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Cancer Patient Moves to Ore., Plans Assisted Suicide

By Brett Snider, Esq. on October 15, 2014 | Last updated on March 21, 2019

Cancer patient Brittany Maynard isn't taking her terminal cancer diagnosis lying down. She moved to Oregon and is planning her assisted suicide.

Maynard, 29, was diagnosed with terminal brain cancer nine months ago, but she didn't want to "die a horrendous death," reports the San Francisco Chronicle. Instead of languishing in front of her loved ones while the cancer spread, Maynard moved from California to Oregon, where she plans to take advantage of the state's "Death with Dignity" law.

States That Allow Access to Death Drug

As of this writing, there is no federally protected right to assisted suicide. The Supreme Court was given the opportunity to determine if the U.S. Constitution gives a person the right to physician assisted suicide, but in both Washington v. Glucksberg and Vacco v. Quill, the High Court sided with the government's interest in preserving life.

This doesn't mean that patients cannot obtain assisted suicide in the United States. The law regarding it, however, has been left to each state. The Chronicle reports there are currently five states that allow access to the kinds of lethal drugs used in assisted suicide: Oregon, Washington, Vermont, Montana, and New Mexico. Some states have legislated this issue, while states like New Mexico have carved a legal path to "aid in dying" through the state courts.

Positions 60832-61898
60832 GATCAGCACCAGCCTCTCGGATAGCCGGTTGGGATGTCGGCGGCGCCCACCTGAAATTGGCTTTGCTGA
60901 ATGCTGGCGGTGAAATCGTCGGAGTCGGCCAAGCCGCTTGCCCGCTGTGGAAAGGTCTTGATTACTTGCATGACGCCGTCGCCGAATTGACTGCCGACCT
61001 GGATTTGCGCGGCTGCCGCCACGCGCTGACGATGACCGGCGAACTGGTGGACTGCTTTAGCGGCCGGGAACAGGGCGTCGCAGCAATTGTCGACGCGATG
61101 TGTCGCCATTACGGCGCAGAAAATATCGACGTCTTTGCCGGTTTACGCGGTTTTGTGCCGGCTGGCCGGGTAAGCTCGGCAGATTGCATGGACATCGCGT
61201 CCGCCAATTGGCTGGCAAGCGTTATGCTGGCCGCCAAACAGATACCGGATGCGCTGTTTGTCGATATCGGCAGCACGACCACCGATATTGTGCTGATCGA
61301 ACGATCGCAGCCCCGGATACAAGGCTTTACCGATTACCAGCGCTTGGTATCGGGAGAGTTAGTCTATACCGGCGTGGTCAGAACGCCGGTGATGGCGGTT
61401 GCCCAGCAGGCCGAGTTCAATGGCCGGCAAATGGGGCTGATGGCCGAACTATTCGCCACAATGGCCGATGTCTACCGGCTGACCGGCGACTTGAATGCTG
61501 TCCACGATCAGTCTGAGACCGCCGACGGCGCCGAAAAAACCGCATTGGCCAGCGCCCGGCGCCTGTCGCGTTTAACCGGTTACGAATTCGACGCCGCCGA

Oregon's Death with Dignity Act, enacted in 1997, allows terminally ill patients to self-administer lethal medications which have been prescribed by a doctor for the purpose of ending their lives. The law protects doctors and hospitals from civil and criminal liability if the proper procedures are followed, and it may legally allow Maynard to end her life.

Requirements Under Death With Dignity Act

Although Maynard may have moved to a state that will allow her to administer her own death via medication, it won't be as simple as just asking a doctor for a prescription. Under the Act, Maynard must, among other requirements:

  • Be a resident of Oregon;
  • Be capable to voluntarily sign this form;
  • Make her written request for medication in the presence of two witnesses (one of which is not a relative, a health care worker at the facility, or entitled to a portion of her estate);
  • Be diagnosed with a terminal illness that will lead to death within six months; and
  • Make two separate oral requests to her physician for the drugs, separated by at least 15 days.

It's also possible that Maynard will have to wait up to 48 hours after signing her assisted suicide form to receive her lethal medication. The Chronicle reports the terminally ill woman is planning to die November 1, after her husband's birthday.

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